Almost all grants support human beings. But only some concentrate on cultivating human excellence. Five factors, drawn from The Atlantic Philanthropies' work in Viet Nam, seem to define this important form of grantmaking.
Modesty is a personal virtue, but it can be a vice for foundations and their causes. Paul Grogan of the Boston Foundation recently explained why.
Through some combination of interest and luck, I have been listening to a lot of discussion of Social Impact Bonds, which are also known as Pay for Success programs, recently (see below for sources/more information). Social Impact Bonds are a form of nonprofit financing where a group of investors fund a nonprofit program which then reduces future government costs. When the nonprofit succeeds, the government repays investors under the terms of a pre-negotiated contract.
Philanthropy tends to pride itself – not always accurately – on being society’s big risk-taker. Whenever I hear the claim, I find myself asking (silently): Is that true? What’s more, is it even desirable?
Robert Gallucci, president of the John D. and Catherine T. MacArthur Foundation, one of America’s ten largest by asset size, posed those questions out loud at a recent session of the Sanford School’s Foundation Impact Research Group. Here’s what he said, in part:
Economist Zoltan Acs, who has made his academic mark mostly by thinking and writing about entrepreneurship, has lately trained his lens on philanthropy, in an engaging book called Why Philanthropy Matters. Appropriately, for a scholar of the entrepreneurial impulse, Professor Acs spends much of his book talking about the kind of philanthropy practiced by wealthy and successful people during their lifetime, and how that kind of enterprising philanthropy benefits society.
About two years ago CSPCS, along with the Fuqua School's Center for the Advancement of Social Entrepreneurship (CASE) and the Bridgespan Group, hosted a conference at Duke titled "Scaling Social Impact: What We Know and What We Need to Know." (Session summaries of the conference can be found here.) Out of that conference came a book edited by CASE's Paul Bloom and our own Edward Skloot, Scaling Social Impact: New Thinking
“Women are part of the development agenda for the first time—and we are making use of our time. Traditional culture has made us reticent. But no more. Our eyes are now open and there is no way they will close again.” These are the words of Liberia’s Vabah Gayflor, Minister of Gender and Development. Soft-spoken and patient, when her moment comes to speak, her voice drops to a whisper that commands the attention of all in the room. The 19 philanthropists with whom I am traveling in Liberia are focused; we have met a truly powerful person.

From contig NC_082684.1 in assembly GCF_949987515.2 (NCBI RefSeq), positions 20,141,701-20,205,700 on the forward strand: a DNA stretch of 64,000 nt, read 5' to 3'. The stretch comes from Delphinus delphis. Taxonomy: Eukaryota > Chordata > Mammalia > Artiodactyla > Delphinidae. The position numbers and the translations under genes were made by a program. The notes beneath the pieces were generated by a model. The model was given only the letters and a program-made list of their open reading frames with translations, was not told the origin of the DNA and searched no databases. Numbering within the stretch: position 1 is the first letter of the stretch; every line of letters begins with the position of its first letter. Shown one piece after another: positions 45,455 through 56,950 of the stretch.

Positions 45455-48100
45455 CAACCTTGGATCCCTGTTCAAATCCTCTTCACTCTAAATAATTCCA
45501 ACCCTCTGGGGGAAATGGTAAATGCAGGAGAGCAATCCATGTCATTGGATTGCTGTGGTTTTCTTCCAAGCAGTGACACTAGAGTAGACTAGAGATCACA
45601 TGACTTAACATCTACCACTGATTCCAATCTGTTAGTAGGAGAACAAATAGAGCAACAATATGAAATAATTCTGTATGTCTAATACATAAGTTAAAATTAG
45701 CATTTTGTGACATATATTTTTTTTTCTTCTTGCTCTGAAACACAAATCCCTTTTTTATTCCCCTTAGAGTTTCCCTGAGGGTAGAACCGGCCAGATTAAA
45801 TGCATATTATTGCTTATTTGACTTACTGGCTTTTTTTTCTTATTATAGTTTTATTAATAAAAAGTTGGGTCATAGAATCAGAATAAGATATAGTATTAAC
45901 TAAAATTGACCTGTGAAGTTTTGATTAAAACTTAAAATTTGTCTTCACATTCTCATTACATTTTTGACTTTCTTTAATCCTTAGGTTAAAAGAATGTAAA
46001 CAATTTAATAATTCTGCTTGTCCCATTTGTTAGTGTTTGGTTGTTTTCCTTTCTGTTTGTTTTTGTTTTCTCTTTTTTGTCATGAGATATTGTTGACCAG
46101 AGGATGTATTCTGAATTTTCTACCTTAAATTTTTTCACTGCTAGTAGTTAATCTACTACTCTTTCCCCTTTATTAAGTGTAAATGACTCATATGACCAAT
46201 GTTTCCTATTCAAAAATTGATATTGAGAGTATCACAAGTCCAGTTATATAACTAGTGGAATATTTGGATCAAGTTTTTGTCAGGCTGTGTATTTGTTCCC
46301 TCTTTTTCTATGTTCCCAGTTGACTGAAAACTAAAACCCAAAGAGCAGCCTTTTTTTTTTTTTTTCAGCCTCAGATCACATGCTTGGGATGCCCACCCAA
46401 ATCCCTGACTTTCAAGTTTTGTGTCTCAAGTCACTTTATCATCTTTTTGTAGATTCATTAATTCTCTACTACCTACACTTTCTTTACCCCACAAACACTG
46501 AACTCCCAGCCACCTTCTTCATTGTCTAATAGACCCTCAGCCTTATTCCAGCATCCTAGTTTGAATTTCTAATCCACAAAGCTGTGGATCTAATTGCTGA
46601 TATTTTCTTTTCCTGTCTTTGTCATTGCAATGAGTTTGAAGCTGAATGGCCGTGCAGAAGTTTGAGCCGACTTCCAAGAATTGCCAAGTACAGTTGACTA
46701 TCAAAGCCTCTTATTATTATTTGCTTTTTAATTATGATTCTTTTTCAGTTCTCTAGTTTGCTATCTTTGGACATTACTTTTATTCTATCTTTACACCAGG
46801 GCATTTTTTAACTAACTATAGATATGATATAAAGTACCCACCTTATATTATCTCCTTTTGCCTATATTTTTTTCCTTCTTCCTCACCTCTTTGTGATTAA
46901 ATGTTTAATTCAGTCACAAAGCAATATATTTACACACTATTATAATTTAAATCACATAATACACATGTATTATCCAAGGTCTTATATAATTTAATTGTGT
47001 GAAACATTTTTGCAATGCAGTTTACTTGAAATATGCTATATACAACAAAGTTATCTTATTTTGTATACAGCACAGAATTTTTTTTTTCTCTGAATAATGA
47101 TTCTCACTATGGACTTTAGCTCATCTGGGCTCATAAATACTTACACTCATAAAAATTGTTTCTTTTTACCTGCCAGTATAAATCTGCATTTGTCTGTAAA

Given the rise of neoliberalism over the last twenty years—the extension of the market into every sphere of life—it’s no surprise that civil society has begun to receive the same attention. Large parts of politics and government, health care and education, knowledge production and the media have already been overtaken, but civil society, one could argue, is a more important case because it’s the ground from which alternatives can grow.
Is there anything more frightening to foundations than democracy? I don’t mean the kind you pay for through projects, but the kind that enables people to participate in decisions that affect them, including decisions about philanthropy. If philanthropy is "private funding in the public interest," it doesn’t seem unreasonable to ask that the public has some say in defining how its interests are identified and met. Yet there is no way they can do this at present.
Much of the "new philanthropy," it seems to me, inhabits a world like Pandora of Avatar—James Cameron’s new film that is now the biggest blockbuster of all time. Pandora is a place whose inhabitants live in perfect harmony with their environment, with no hint of conflict until those nasty corporate mercenaries start bulldozing their trees. It’s the same with philanthropists who see no contradiction between civil society and the market—between competition and cooperation, self-interest and sacrifice, social impact and the financial bottom line.